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Reading For All

by Radha Rao last modified Apr 02, 2011 02:26 PM
Right To Read campaign has begun in India to voice the needs of the disabled to gain access to books - an article by Lubna Salim in Kolkata Mirror - Saturday, November 14, 2009

This year marks the beginning of the countrywide Right to Read campaign. As part of this campaign there will be road shows in the four metros and then these will be held in the different cities. Actors Nandita Das and Amir Khan and veteran journalist Rajdeep Sardesai are supporting the campaign.

The events of the campaign will include presentations, debates as well as demonstrations. There will be book reading sessions along with stalls whereby different accessibility tools shall be demonstrated. After the success of the first road show of this campaign in Loyola College, Chennai, the second one road was held in Kolkata. The venue for the Kolkata chapter of the Right To Read campaign was NUJS.

“As a visually impaired person I can identify with the goals of the campaign. I have suffered a lot having no access to books and other reading materials. Lack of access tends to make you so dependent on others,” says Moiz Tundawala, 5th year law student, NUJS.

Innumerable Indians are not able to read various printed materials due to their disabilities. Today there are technologies which can help such people to read print, once the materials are converted into alternate formats. These formats could be big print, audio and Braille or any sort of electronic format.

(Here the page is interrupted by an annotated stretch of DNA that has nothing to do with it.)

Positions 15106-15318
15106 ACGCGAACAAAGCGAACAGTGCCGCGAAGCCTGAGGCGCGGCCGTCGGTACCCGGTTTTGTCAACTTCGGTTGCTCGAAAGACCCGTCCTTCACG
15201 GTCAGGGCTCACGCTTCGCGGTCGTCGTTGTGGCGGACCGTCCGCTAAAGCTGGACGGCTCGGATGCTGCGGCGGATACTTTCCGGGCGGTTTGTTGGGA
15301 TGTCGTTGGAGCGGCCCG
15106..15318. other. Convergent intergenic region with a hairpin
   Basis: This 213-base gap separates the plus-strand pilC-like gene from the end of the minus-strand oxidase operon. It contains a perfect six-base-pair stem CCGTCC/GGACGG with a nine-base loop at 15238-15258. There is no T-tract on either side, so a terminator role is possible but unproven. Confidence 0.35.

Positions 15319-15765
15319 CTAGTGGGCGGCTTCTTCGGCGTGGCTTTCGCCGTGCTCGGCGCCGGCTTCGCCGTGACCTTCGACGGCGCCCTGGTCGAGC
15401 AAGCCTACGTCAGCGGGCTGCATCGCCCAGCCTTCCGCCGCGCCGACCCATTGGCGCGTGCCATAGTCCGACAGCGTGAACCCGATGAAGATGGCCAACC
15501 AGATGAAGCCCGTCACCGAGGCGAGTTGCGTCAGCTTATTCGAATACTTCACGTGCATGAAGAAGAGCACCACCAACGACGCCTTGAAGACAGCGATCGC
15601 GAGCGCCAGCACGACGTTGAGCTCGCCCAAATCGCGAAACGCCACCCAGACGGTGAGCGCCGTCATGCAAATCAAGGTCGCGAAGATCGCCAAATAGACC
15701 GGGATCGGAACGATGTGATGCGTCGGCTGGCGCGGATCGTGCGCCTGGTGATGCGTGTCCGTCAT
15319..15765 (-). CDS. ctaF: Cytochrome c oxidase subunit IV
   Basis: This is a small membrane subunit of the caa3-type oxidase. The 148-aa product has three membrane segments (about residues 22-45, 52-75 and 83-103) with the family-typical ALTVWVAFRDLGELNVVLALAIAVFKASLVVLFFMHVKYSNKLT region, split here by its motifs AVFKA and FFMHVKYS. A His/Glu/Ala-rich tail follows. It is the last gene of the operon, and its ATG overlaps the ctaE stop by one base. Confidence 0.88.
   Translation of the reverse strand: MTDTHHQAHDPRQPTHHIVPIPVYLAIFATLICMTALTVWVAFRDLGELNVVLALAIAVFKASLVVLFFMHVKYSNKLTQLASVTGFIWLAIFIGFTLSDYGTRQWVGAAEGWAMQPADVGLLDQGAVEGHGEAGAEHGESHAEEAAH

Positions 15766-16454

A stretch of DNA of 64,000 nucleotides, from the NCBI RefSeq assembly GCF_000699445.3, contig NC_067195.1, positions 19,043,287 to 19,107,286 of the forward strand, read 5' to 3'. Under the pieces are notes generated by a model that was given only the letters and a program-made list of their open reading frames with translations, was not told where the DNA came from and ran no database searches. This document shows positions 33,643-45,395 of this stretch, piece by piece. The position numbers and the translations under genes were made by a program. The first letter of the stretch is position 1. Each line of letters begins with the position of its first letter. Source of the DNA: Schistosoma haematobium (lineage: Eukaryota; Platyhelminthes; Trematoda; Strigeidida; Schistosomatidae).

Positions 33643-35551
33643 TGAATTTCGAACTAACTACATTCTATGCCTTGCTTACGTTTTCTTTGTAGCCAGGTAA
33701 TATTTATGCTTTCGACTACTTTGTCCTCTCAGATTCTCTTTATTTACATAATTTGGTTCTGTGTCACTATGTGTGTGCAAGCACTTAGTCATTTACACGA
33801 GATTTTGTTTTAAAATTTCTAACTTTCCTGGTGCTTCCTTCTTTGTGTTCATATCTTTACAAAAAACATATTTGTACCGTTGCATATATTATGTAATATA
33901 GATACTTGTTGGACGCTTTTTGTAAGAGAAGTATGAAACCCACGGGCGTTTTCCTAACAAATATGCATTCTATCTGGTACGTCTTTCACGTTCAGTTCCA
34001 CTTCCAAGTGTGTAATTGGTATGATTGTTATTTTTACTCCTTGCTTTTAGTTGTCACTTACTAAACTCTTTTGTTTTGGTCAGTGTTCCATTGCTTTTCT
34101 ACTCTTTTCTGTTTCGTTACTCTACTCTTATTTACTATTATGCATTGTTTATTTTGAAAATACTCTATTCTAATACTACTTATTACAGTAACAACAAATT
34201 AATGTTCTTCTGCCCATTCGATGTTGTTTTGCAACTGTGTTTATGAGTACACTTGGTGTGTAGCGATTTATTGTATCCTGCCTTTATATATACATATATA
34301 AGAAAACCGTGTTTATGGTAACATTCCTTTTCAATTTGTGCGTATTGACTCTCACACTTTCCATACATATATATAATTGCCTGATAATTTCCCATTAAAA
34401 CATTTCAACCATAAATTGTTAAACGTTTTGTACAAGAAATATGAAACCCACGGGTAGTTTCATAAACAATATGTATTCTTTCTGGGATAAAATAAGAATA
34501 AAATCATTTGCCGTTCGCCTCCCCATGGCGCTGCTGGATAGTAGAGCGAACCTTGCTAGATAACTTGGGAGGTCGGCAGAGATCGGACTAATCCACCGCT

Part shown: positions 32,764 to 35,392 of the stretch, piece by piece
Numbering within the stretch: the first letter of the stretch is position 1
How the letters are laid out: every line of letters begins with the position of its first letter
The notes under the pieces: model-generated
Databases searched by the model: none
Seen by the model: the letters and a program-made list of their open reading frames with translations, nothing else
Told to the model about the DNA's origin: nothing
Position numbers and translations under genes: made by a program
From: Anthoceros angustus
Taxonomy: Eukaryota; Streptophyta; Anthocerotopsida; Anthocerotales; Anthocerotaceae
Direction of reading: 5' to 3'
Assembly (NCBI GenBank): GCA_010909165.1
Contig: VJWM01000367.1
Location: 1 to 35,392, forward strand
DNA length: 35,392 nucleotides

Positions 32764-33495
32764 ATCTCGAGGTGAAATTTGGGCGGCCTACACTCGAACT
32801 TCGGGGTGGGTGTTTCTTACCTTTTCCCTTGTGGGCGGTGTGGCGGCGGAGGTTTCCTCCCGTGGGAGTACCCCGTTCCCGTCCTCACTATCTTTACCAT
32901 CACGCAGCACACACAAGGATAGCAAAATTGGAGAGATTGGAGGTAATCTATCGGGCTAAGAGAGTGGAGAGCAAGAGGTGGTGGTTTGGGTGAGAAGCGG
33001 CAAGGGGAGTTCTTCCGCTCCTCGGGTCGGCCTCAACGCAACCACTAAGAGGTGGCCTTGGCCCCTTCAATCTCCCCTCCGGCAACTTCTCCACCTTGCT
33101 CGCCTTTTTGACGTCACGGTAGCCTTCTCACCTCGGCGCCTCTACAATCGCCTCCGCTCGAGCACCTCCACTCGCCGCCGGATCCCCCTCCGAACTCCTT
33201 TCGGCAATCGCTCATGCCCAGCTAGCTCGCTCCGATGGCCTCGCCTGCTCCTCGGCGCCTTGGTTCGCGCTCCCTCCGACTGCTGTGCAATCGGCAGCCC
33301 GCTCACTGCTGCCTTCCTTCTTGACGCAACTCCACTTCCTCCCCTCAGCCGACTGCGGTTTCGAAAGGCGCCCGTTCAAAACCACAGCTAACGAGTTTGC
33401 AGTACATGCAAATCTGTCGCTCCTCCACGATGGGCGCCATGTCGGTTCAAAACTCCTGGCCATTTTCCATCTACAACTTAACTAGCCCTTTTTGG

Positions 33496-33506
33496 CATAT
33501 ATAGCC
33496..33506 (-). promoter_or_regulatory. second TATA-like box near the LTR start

“Just try imagining life without books, without anything to read! Making reading materials available in accessible formats may go a long way in improving the life conditions of the print disabled and also help to make our society more accommodative, more inclusive. It is unfair to deprive some people of such a basic entitlement for no fault of theirs,” adds Moiz.

Our Indian Constitution guarantees its citizens “Right to read” as one fundamental right. But the copyright system does not allow us to convert books into accessible formats for the advantage of people who have print impairment. This leads to the creation of a “book famine”. 

The international conventions to which India happens to be a party require it to revise its copyright laws. This will enable persons with the disabilities to avail of information plus material on the same basis as they are available to the others.

Moiz says, “People must endorse this campaign because it will give some people who have to struggle everyday for print access some hope that there are others who understand their concerns and think the same way as they do.”

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